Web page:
The Key to a Successful Startup
I am an entrepreneur. I always have a new business idea or venture up my sleeve. Because I am a husband/father/teacher/web designer, only a few of those ideas ever come to fruition.
With a few small business experiments under my belt, I have come to recognize one simple truth – the key to a successful startup is personal relationships. In an oversaturated impersonal market, making real connections with real people will go a long way.
Consider this imaginary example:
- Startup A is on a desperate quest to build their user base.
- Startup A begins to employ aggressive marketing techniques in their search for consumers. In 2010, these marketing techniques may include lame automated tweets, cheesy pre-fabricated Facebook messages, and boring cookie-cutter emails.
I’m sure many of you have encountered (and maybe even tried) some of these techniques. But as you and I both know, most of these efforts are ineffective and downright annoying.
As you consider your next venture or marketing plan, you need to make sure it has a personal element. If you build real connections with real people, you will be well on your way to success.
If you’re looking for some practical wisdom, here’s how you start to build connections:
1. Get to know people.
We live in a world where people are increasingly disconnected from one another. When you actually care about your customers (and potential customers) that personal connection sets you apart from the crowd.
2. Go out of your way to help people.
Take extra steps to go beyond the call of duty. Go out of your way to help clients with their problems, even problems that aren’t directly related to your business efforts.* They won’t forget it.
3. Block time into your schedule to make this happen.
Relationships take time. Set aside at least 30 minutes of your busy day to reach out to people. These efforts will pay dividends in the long run.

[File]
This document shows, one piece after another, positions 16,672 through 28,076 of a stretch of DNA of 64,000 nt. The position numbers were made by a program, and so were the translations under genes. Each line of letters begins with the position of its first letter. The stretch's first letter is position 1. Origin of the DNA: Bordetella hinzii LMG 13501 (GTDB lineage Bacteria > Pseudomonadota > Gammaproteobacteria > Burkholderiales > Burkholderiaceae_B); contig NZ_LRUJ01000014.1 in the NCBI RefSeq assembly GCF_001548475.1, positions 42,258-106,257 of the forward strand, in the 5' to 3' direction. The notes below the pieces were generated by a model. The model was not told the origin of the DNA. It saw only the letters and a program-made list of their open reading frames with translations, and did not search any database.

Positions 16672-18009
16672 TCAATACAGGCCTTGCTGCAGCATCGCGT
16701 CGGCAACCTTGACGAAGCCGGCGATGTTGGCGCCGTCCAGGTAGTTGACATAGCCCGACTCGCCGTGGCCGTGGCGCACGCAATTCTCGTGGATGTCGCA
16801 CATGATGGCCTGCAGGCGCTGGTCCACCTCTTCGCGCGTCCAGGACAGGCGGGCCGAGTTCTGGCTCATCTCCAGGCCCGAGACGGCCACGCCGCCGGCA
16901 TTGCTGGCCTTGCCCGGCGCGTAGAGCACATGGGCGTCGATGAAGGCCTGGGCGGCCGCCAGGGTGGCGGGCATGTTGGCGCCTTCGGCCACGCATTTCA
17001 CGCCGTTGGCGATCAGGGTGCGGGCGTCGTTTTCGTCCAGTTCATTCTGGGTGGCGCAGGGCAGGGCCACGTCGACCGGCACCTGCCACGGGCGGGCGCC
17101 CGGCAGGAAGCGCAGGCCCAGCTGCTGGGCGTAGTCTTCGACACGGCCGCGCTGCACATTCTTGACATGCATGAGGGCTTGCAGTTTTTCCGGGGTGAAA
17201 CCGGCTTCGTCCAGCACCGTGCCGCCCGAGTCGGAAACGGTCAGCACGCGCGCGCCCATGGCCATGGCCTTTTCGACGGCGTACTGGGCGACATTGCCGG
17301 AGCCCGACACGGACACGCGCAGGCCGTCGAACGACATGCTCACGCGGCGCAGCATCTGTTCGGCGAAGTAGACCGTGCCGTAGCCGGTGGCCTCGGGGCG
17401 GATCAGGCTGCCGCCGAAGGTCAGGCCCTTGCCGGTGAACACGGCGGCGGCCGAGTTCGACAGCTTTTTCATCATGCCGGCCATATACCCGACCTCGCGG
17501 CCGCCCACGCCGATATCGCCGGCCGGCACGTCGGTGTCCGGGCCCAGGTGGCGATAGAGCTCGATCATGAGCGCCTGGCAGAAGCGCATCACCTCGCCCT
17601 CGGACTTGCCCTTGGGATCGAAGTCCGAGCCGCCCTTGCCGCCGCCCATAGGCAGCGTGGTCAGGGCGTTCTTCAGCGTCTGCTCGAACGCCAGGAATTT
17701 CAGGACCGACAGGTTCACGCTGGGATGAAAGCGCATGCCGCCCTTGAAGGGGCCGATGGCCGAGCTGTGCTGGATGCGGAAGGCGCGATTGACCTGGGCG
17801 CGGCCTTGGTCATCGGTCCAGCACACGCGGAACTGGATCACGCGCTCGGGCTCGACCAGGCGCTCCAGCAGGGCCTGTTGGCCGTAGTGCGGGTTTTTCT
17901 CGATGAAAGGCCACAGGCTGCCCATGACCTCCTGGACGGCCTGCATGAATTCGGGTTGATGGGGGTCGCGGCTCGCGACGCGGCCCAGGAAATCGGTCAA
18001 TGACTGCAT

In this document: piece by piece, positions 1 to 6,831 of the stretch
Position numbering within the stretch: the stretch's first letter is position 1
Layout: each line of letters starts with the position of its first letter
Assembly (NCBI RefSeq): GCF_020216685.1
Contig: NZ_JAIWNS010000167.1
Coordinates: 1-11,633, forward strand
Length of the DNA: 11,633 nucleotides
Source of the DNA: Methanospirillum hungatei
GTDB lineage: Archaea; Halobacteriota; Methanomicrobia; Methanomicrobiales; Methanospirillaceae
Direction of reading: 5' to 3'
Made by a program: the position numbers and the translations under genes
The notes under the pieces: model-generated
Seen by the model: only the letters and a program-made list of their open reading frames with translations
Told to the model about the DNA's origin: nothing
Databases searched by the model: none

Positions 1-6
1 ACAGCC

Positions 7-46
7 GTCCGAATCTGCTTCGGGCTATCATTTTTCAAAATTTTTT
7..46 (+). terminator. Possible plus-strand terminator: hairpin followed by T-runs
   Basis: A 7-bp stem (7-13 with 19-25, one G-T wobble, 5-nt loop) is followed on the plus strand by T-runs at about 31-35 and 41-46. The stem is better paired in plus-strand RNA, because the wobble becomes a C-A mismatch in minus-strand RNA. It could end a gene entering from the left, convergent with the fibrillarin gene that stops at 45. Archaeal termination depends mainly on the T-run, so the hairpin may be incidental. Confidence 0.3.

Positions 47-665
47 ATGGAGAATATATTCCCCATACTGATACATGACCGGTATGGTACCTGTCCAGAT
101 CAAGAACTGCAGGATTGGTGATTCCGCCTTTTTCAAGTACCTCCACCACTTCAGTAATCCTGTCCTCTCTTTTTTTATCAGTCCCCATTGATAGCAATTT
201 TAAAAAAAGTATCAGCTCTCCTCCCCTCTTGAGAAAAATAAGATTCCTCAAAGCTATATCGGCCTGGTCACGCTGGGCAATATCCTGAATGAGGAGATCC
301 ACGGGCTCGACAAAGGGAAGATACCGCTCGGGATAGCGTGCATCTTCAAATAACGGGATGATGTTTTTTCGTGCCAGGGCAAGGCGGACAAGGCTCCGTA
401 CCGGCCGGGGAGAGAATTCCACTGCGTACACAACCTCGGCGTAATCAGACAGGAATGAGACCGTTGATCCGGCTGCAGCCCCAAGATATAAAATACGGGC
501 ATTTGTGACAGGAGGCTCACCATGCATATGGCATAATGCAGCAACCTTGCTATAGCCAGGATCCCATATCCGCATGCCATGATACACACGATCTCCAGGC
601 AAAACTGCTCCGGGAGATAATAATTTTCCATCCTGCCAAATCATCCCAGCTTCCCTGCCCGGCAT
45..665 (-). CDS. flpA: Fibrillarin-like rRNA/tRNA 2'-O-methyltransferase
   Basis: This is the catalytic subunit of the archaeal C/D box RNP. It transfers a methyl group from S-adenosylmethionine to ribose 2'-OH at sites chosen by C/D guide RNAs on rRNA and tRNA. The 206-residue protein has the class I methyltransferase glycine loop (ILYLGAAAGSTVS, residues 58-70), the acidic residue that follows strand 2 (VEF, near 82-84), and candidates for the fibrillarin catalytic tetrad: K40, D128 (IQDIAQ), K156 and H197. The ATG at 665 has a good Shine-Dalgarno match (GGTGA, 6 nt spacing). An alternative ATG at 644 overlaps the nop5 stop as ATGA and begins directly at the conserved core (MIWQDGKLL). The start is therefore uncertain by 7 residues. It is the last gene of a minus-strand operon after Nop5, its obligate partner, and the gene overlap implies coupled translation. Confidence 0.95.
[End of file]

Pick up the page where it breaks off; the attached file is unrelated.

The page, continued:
4. Most importantly, realize that personal relationships are not a means to an end.
I hope that you’ve already learned that life is ultimately about people. We all need and value personal relationships. When you apply this mentality to a startup, it allows you to build a dedicated user base of people you actually know and care about. In turn, they grow to value the personal connection they have with your business. There’s viral marketing for you.
Make connections, and if my theory proves to be wrong, start sending me automated tweets.
Caught this on the RSS feed. Great advice, Josh. You walk the walk, adding to the validity of what you say.
The “block of time” in item 3 is worthwhile. What does that look like for you and how do you intentionally go about figuring out who to reach out to and why?
Thanks for the feedback. The block of time can take a variety of forms. Phone calls or emails work well for established relationships, but I think less common avenues are more conducive to building relationships. I can recall with detail the few individuals/organizations who have sent me a handwritten note or personal gift. Those efforts carry weight.
Choosing who to reach out to is the more difficult decision. My non-answer would be to follow your intuition, but I understand the subjectivity of that advice.
Two books come to mind that echo this message perfectly:
“Crush It!” by Gary Vaynerchuk
“Linchpin” by Seth Godin
Correct on all points Josh! The Internet has become the place for virtual mom & pop stores to succeed. As a matter of fact, they’re really the only types of businesses/brands that are succeeding – because they have that personal touch. Love it!